Types of Car Injury Cases and Associated Legal Options

Michigan registers over 300,000 car accidents every year. Moreover, 30,000 of the state’s annual injuries are due to airbags that failed to deploy. Negligence and defective manufacturing add a huge chunk to those statistics, with only 476,000 being caused by dangerous driving. A huge number of crashes are caused by hazardous road surfaces, pushing up personal injury claims even further. If you or a loved one were involved in an accident, there are legal resources to claim damages. This blog dives into seven categories of car accidents that warrant legal pursuit.

  1. Liability Claims Against Another Driver

If another driver was responsible for your crash and their insurer refuses to settle at a reasonable amount, you can sue the driver directly. Michigan Injury Lawyers’ auto accident injury advocates fight for clients against lowballing insurance companies and at-fault drivers. You also have a right to sue a driver for property damage. If you’ve been side-swiped or rear-ended, the damage might be costly enough to justify a lawsuit.

  1. Dram Shop Claims

Dram shop claims are third-party liability claims that specifically involve drunk driving. The statute allows courts to hold pubs and restaurants liable for their clients’ damage if they’ve negligently served someone too much alcohol. Many establishments have liquor liability insurance to cover these kinds of claims.

  1. Uninsured Driver Accident Liability Claim

One in eight drivers doesn’t have auto insurance, so your odds of facing this liability claim are high. If you don’t have uninsured driver coverage, an attorney can help you to seek compensation. The at-fault driver can cover your claim via state-specified alternatives like maintaining bonds or securities. If a police officer investigated your accident, their reports would improve your odds of a successful lawsuit.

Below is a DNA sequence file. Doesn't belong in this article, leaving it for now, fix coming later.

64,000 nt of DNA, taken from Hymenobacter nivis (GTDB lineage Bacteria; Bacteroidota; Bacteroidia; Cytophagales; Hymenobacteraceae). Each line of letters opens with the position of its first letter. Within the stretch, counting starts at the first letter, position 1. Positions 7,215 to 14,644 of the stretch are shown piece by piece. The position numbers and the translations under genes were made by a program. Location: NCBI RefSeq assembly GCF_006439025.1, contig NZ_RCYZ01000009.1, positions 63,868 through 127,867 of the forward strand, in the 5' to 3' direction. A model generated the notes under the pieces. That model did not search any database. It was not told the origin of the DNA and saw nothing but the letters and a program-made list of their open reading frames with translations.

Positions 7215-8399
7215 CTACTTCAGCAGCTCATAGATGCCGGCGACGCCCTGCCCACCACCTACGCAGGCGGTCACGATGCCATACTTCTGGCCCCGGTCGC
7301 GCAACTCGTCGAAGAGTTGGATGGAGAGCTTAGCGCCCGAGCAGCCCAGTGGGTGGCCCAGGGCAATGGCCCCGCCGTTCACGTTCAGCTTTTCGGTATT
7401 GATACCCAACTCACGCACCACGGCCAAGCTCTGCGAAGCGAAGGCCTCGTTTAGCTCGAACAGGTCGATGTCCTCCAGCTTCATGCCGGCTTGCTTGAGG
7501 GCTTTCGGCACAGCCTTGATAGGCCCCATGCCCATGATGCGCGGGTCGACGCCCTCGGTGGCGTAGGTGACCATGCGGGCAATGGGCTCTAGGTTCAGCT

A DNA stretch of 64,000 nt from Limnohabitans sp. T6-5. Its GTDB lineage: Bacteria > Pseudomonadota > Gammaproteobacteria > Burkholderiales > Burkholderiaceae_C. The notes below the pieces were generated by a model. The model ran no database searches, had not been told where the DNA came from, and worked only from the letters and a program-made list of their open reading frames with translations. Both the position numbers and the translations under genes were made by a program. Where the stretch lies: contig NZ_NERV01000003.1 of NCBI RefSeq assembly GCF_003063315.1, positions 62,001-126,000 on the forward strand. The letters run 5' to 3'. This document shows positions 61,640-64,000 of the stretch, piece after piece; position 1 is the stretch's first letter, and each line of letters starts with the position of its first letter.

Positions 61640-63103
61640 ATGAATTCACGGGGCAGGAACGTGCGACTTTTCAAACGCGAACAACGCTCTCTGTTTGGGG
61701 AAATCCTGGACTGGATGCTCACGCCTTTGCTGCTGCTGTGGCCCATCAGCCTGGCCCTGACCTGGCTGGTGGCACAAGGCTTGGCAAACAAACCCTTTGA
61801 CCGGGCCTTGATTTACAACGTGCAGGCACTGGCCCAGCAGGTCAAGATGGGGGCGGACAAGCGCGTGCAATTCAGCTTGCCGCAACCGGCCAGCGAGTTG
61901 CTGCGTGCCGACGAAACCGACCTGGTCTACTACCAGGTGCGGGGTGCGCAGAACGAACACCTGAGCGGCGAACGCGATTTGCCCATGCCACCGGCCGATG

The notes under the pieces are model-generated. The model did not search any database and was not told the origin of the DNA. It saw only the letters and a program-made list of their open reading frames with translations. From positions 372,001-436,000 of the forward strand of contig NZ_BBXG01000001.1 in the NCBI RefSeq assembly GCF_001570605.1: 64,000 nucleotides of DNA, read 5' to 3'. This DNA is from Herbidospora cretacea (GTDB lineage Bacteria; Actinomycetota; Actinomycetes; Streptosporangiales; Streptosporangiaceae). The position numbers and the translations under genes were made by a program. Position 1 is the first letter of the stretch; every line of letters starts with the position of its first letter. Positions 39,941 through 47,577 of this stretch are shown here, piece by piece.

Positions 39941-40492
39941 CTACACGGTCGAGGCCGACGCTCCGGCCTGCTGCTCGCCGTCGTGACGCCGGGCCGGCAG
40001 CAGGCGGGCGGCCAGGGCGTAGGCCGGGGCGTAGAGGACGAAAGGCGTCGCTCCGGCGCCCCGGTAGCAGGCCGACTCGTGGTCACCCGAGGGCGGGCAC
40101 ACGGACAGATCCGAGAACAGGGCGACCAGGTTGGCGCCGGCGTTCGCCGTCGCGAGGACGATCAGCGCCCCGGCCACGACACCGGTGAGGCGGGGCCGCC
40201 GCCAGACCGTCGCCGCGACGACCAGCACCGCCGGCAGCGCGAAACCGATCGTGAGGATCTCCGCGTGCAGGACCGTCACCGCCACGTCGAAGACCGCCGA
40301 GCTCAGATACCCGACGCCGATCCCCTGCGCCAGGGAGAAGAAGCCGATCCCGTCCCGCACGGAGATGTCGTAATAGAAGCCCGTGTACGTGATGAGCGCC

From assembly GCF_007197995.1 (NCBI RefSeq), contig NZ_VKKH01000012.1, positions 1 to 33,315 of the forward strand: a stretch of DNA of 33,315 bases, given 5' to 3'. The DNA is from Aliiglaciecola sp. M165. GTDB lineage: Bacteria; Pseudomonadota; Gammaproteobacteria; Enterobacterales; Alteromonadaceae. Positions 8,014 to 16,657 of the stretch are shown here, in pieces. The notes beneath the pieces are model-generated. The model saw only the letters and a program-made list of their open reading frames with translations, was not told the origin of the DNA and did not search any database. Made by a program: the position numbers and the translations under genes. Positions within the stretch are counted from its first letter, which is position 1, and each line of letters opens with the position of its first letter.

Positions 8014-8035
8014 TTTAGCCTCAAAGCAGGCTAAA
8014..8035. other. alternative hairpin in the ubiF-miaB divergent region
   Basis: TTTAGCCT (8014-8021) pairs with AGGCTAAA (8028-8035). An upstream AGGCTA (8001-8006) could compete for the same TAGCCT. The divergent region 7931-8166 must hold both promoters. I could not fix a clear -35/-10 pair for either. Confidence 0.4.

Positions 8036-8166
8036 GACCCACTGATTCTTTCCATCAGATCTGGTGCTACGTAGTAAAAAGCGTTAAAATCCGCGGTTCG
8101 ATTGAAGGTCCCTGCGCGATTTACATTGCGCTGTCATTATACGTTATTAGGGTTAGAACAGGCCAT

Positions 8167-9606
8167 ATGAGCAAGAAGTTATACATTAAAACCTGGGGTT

1. Product Liability Claim

Product liability doctrine allows you to seek compensation if a defective car part causes harm. Unethical treatment of design and manufacturing defects kills motorists every year. There are three categories of defects:

  • Design defects that cause risk to the driver.
  • Manufacturing defects that occur during production or shipping.
  • A failure to warn consumers about the hazards involved in using their product as intended.

Breach of warranty occurs when an auto manufacturer violates a quality assurance contract. Manufacturers don’t always perform product recalls in a reasonable time. Toyota, for example, settled a $1.1 billion suit in 2010 for failing to recall millions of vehicles with faulty accelerator pedals.

  1. Liability Claims Against Public Institutions

The Federal Tort Claims Act allows you to sue the federal government if a public worker causes your car to crash. If your accident happened no more than three years ago, you still have legal recourse. Since federal courts handle these claims, the judge will decide without a jury. You can make a claim as long as the at-fault worker was performing their official duties at the time of the breach.

  1. Medical Malpractice Claim

If your injury was caused by a negligent healthcare provider following a car accident, you could claim current and anticipatory damages. Medical malpractice claims can be complex and difficult to resolve if you’ve suffered a catastrophic injury.

  1. Wrongful Death Claim

If a driver or other third party causes death through negligence, it can be compensated for through wrongful death laws. You can claim the lost income, funeral expenses, and psychological distress. In the past, only close family members could hold someone liable for death, but laws have evolved to include any person who’s financially dependent on the deceased. At-fault parties might be manufacturers, drivers, or government workers.

Car injury claims are further divided into compensatory and punitive damages. Many plaintiffs sue to hold a third party accountable for their wrongdoing. Whatever your motive for suing, injury claims are integral to a healthy, functioning society.

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